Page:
Sunday, February 28, 2010

Morphemes: Structural Clues for Word Meaning (Henry)

Dr. Marcia Henry contributed the following post. Marcia is known for morphology research and her work with the International Dyslexia Association. Useful publications for teachers of reading and spelling include WORDS and Unlocking Literacy.


Thanks, Susan, for inviting me to participate in Vocabulogic. I’d like to introduce a framework for teaching morphemes that has been useful for me. Morphemes are the smallest unit of meaning in English words. They are the base words in compound words, the prefixes and suffixes, the Latin roots and the Greek combining forms (often called roots).

Click each slide to enlarge. Right click to save to desktop. When I began my doctoral program, I had taught Orton-Gillingham for over 20 years. Yet, I had no idea how etymology and word origin influence the form of polysyllabic words. When I tried to describe my dissertation idea, my mentor and professor at Stanford, Bob Calfee, said, “Don’t tell me, bring me your picture.” Huh? What picture? Well, two years later I had my picture of what I thought teachers should know about the English language for teaching reading to all students, especially those for whom reading acquisition is a problem. Here is the “picture.” 

Teachers need to know how the three major word origins impact letter-sound correspondences, syllable patterns, and morpheme patterns. These patterns become the strategies students can use to decode and spell unfamiliar words. We’ll concentrate on morphemes in this blog as morphemes are valuable for decoding, spelling, fluency, and vocabulary, and therefore, comprehension. Notice the morpheme column in the matrix. You’ll see that Anglo-Saxon base words, those common, short, everyday words both compound and affix (i.e., add prefixes and/or suffixes). Latin based words only affix. We can’t compound two Latin roots, but must add prefixes and/or suffixes to the root word. For example building upon the root struct, we can make struct, construct, reconstruct, reconstruction, reconstructionist and reconstructionists. This can be presented in a matrix, shown below. Greek words, on the other hand, usually compound. We combine psych(o) and logy to form psychology, therm(o) and meter to form thermometer. (Those o’s serve as connectives between the two combining forms.)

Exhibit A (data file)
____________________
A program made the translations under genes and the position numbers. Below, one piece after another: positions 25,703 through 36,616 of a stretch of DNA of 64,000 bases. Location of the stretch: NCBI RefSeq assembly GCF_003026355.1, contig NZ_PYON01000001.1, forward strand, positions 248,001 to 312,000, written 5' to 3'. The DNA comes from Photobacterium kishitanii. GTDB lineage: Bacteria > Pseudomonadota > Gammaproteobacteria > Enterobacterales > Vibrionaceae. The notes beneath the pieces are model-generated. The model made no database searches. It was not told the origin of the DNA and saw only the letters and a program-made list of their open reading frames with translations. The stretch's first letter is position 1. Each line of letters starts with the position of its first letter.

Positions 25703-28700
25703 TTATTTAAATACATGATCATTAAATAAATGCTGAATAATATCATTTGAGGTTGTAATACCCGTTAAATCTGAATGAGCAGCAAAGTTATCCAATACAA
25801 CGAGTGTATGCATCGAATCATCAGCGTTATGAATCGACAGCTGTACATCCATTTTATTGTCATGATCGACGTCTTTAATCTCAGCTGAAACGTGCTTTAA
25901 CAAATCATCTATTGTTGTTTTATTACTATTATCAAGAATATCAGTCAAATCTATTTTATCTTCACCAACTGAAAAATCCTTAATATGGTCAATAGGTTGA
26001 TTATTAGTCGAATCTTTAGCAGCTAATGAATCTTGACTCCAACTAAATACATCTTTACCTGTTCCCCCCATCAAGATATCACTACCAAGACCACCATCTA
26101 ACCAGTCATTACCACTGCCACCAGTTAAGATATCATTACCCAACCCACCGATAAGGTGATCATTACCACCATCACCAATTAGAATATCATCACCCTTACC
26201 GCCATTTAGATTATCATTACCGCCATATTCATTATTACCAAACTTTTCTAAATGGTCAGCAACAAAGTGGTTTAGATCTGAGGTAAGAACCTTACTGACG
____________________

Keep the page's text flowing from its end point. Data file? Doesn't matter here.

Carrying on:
Now, how does all this relate to vocabulary? Children who understand word structure often get the meaning of words when they understand the meaning of prefixes, suffixes, and roots. Teachers can purchase or make drill cards with each of the base words and roots. Write the meaning and several examples on the back of each card. I color code the cards, making separate stacks for prefixes, suffixes, Latin roots and Greek combining forms (Henry, 2003, 2010; Henry & Redding, 2002). Students learn the meanings of each affix and root, and read and spell words, phrases, and sentences containing the word parts. Be sure to ask students to look for morphemes in context as they read content area text and literature, and to use the morphemes in their own writing. Discuss nuances of the meanings of words containing the various patterns.

NOTE: Remember that suffixes generally provide a syntactic meaning, not a semantic meaning. Suffixes are great ways to learn parts of speech as children learn that –ion, -ist and –or are noun endings; -ive, -est, and –ible are adjective endings; -ly is an adverb ending, etc.